Quality translation has its subtleties, one of them being the correct and understandable rendering of idioms. Any translated text needs to be understandable, and when we’re dealing with language units like idioms, choosing the right words requires a special skill. One of the main advantages we need is a good knowledge of all the languages we’re working with.
An idiom is a set language form, typically with a figurative meaning, in a phrase or a whole sentence. This can include some slang forms and sayings found in works of art. Such expressions usually have a very clear meaning, however metaphorical.
In order to convey them, the following rules should be kept:
literal translation is only acceptable for idioms that are unambiguous, even when we’re working with different languages (most commonly in phrases like ‘Sisyphean task’);
idioms that are whole sentences should not be translated literally, for example ‘It’s raining cats and dogs.’;
the message of the idiom should remain unchanged, it has to be correct in terms of context and facts, regardless of the words used;
using loanwords is unacceptable, because most idioms have the same contextual meaning in the different languages;
language styles should not be mixed. This was already implied in the above rules and from the fact that idioms are only used in literary texts.
Translating new idioms whose meaning isn’t completely clear to the public, for instance in slang of dialect speech. These expressions don’t usually have equivalents and are characteristic of certain geographical regions. If a translator knows the area well, he or she has an advantage when dealing with such expressions. Think of London’s very own Cockney rhyming slang: even the locals don’t understand it. For expressions of that type, a translator needs to muster all his/her creative thinking to come up with the right equivalent words. Or to think of a completely new expression with the same meaning.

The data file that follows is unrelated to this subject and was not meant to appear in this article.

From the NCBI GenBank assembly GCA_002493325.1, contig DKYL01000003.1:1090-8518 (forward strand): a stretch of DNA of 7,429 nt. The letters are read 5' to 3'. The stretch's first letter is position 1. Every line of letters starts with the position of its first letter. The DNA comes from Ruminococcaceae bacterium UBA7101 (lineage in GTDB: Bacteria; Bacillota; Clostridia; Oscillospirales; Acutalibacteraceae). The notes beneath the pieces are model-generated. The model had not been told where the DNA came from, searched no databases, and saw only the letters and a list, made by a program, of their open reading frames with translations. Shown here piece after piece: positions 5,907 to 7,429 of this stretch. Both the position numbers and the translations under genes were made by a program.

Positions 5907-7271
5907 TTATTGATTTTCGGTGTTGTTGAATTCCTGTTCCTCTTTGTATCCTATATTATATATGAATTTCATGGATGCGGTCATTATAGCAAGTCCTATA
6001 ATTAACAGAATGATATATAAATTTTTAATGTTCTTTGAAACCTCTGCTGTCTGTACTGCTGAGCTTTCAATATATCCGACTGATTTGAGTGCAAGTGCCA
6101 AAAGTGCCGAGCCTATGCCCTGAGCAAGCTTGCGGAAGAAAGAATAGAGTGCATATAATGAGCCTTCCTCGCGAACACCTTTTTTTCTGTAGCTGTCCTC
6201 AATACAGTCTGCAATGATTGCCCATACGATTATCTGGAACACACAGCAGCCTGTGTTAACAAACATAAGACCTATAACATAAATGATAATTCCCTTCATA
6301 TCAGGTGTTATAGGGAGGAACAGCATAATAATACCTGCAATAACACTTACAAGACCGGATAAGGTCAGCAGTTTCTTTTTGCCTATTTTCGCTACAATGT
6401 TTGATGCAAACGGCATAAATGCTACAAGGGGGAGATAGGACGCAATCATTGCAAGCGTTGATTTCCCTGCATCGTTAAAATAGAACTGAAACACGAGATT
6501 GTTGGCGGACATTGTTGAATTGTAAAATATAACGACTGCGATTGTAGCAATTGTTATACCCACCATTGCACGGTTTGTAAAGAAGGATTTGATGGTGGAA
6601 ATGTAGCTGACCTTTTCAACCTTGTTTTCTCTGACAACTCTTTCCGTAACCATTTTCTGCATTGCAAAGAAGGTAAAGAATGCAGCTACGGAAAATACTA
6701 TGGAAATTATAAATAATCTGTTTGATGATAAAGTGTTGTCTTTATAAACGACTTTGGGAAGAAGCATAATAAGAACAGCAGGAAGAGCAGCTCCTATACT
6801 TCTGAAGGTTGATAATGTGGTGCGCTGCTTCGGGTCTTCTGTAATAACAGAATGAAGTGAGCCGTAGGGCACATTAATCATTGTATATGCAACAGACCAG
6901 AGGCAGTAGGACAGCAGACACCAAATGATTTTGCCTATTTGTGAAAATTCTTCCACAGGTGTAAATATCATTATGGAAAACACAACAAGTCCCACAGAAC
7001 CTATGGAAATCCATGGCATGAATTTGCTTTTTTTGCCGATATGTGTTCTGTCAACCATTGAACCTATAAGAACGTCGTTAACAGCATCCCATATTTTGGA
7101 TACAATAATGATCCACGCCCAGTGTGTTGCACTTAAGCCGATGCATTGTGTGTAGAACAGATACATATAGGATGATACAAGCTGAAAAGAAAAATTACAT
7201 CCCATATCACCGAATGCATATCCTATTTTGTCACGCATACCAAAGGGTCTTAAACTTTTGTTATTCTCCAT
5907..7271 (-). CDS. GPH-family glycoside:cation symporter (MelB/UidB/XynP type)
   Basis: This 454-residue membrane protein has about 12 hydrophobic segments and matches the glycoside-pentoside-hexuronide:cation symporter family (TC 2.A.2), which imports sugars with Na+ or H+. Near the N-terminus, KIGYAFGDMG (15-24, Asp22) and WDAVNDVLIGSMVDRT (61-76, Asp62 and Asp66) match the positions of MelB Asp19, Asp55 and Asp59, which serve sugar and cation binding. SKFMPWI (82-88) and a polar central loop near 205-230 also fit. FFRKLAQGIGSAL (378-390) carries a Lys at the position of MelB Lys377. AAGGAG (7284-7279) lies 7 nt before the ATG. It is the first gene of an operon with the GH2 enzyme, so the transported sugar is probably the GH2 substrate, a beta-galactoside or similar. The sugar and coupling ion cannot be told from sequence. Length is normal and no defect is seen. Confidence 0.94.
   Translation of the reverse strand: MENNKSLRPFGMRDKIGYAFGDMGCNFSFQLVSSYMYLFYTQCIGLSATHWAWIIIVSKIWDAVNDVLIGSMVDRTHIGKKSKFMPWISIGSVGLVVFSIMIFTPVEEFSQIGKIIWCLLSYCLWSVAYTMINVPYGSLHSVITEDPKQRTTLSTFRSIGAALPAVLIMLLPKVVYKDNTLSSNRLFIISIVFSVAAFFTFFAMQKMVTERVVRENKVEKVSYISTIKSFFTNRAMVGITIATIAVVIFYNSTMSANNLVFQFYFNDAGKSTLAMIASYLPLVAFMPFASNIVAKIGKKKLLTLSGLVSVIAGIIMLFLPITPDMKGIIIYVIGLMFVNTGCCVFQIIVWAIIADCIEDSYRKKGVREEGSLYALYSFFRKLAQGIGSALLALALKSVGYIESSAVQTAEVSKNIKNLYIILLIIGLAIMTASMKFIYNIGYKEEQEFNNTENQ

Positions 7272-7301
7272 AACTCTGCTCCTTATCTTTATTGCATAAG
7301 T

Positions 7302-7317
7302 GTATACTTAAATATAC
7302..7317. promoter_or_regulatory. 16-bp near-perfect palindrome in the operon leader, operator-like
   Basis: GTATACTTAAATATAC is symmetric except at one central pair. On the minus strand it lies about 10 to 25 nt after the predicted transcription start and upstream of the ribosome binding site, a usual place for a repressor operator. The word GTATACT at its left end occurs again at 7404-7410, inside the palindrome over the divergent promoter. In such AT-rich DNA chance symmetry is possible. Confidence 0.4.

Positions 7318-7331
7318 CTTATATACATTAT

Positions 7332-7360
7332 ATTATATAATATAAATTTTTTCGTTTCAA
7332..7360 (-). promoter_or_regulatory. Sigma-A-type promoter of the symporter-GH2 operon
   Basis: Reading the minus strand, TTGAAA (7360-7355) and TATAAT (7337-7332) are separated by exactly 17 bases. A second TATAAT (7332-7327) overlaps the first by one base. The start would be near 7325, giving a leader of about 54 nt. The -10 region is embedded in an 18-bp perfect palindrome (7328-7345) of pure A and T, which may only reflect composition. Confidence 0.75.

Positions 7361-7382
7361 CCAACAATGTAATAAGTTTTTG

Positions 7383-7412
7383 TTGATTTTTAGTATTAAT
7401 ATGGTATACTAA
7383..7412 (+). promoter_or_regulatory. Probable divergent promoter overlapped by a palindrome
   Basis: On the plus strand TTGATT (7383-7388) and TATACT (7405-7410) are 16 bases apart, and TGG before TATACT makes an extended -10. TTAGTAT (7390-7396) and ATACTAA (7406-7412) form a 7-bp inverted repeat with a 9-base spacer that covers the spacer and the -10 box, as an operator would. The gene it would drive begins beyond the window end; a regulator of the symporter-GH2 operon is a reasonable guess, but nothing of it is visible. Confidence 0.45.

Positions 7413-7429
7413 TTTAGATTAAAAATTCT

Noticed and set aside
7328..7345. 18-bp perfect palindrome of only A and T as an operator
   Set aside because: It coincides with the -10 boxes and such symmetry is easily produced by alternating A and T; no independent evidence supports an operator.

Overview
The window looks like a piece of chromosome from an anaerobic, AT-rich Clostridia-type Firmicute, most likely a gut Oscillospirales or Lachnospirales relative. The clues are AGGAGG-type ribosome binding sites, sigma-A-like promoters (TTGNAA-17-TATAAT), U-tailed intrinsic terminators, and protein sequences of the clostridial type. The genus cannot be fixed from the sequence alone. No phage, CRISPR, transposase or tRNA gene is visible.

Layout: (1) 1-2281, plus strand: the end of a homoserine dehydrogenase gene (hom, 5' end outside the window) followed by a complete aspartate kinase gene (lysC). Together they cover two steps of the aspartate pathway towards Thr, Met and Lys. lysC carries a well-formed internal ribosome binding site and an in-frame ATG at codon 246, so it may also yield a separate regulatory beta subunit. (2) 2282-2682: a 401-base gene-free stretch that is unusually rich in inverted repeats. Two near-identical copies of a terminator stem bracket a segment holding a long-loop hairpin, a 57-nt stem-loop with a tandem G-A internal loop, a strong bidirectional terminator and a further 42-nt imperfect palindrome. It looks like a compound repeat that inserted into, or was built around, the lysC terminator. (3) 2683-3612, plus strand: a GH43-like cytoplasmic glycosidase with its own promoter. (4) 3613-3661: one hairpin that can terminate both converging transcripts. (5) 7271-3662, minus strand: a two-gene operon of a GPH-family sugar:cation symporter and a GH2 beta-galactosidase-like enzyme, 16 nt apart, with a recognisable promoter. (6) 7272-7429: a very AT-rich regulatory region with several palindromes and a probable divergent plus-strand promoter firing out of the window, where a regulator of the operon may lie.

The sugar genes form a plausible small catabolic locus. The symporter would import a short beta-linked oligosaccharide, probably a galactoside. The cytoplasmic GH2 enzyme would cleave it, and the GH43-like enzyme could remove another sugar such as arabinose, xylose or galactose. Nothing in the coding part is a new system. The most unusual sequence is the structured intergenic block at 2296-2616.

It’s the same with dialects: knowledge in cultural geography is a big plus. Finding new expressions is not a priority here; in most cases it’s not necessary. Dialect idioms require a very small change during translation, and that change is different from what we described above. Dialect speech typically omits sounds in words or uses words that are specific for the geographical area. Such words are especially tricky and their translation requires creative thinking and the choice of the closest synonym.
These are the rules we need to follow with regard to specific expressions in literary texts. A linguist’s most reliable helper in this case is his or her own general and cultural knowledge.
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